Predictably, the ideology behind most large-scale labor unions like the NUBW did not mesh well with nationalist movements and separatist labor organizations. They believed that separate unions based on ethnicity drove artificial wedges between workers who would be best served by cooperation in a single organization without regard to ethnic, linguistic, or racial backgrounds. The point of contention arose in the unions’ differing interpretations of “internationalism.” The AUBW and the NUBW adhered to fairly standard socialist interpretations of internationalism where class identity was the only priority and any nationalist sentiments distracted from class struggle. Separatist unions like the UCBW promoted an ideology where internationalism and nationalism coexisted – where class identity ultimately held greater importance than national identity, yet separate organizations were necessary for each national group’s development. In theory, these separatist national organizations could come together in alliances when required. The polemics that emerged in the debate about internationalism affected workers in unintended and even adverse ways.
Prior to 1912, even though the NUBW’s official policy only recognized the empire-wide AUBW, unofficial exceptions occurred, allowing some members of separatist unions in Austria-Hungary to join the US union. The exceptions ended in 1912 after the UCBW publically implied to their membership that the NUBW in the United States would soon agree to reciprocity following a separatist representative’s visit to Chicago. The UCBW claimed that the meeting between the unions, which actually never took place, called “a new era of relations [with the NUBW]. . . on the basis of working class solidarity and work in favor of socialism.” When the NUBW leadership heard that the Czech separatist union claimed that cooperation between the unions would soon take place, the NUBW reacted quickly and harshly. Their newspaper, the Brauerei Arbeiter Zeitung, published polemics against separatism. Migrating members of the UCBW were automatically denied work and were added to a published list of scabs, which also considerably limited their ability to work in breweries across the United States. The union also monitored Czech-speaking members of the NUBW for any signs that a separatist labor movement would grow in the United States. Leadership of the NUBW feared what they called “the separatist evil” would take root among its Czech-identified members and threatened expulsion for any activities that hinted at privileging ethnicity over class.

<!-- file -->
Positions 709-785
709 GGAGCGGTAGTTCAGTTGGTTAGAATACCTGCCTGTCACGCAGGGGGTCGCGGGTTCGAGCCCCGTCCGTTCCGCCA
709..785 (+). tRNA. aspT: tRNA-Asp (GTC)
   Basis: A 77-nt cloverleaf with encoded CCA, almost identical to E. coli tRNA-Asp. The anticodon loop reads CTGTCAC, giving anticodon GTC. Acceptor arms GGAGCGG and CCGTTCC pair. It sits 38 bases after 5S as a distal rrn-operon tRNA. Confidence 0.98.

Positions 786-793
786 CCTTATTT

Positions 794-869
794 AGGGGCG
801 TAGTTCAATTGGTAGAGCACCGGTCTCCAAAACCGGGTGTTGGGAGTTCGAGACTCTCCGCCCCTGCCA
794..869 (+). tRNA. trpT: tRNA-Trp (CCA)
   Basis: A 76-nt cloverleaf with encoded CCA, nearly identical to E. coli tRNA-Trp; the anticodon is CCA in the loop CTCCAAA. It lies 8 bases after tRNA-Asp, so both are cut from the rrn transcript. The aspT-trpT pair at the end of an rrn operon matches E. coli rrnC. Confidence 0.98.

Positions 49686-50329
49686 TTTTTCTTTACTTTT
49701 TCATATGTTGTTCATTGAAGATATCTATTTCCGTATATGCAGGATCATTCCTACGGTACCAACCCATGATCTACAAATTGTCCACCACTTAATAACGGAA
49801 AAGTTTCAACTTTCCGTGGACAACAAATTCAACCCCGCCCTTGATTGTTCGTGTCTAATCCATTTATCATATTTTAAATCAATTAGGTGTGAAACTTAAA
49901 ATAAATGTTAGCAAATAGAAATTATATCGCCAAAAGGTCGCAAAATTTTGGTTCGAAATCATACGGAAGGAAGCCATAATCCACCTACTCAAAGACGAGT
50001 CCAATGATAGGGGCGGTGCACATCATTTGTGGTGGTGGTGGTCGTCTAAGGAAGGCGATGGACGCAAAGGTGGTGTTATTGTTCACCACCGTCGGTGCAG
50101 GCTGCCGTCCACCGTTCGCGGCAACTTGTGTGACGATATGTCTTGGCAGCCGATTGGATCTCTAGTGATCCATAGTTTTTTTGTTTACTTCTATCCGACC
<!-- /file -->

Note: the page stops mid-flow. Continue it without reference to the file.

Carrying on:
New migrants from Bohemia and Moravia were the most affected by the NUBW’s restrictions against members of separatist unions. Yet the UCBW did little to warn its members who migrated, perhaps so that the union did not lose the membership of those considering migration. The UCBW only circulated incomplete migration criteria to its members, omitting the fact that the only brewery workers’ union in the Habsburg Empire with reciprocity was the AUBW. Those who migrated without full knowledge of this reciprocity found themselves unable to find unionized work, which led to frustration, confusion, and occasionally return migration.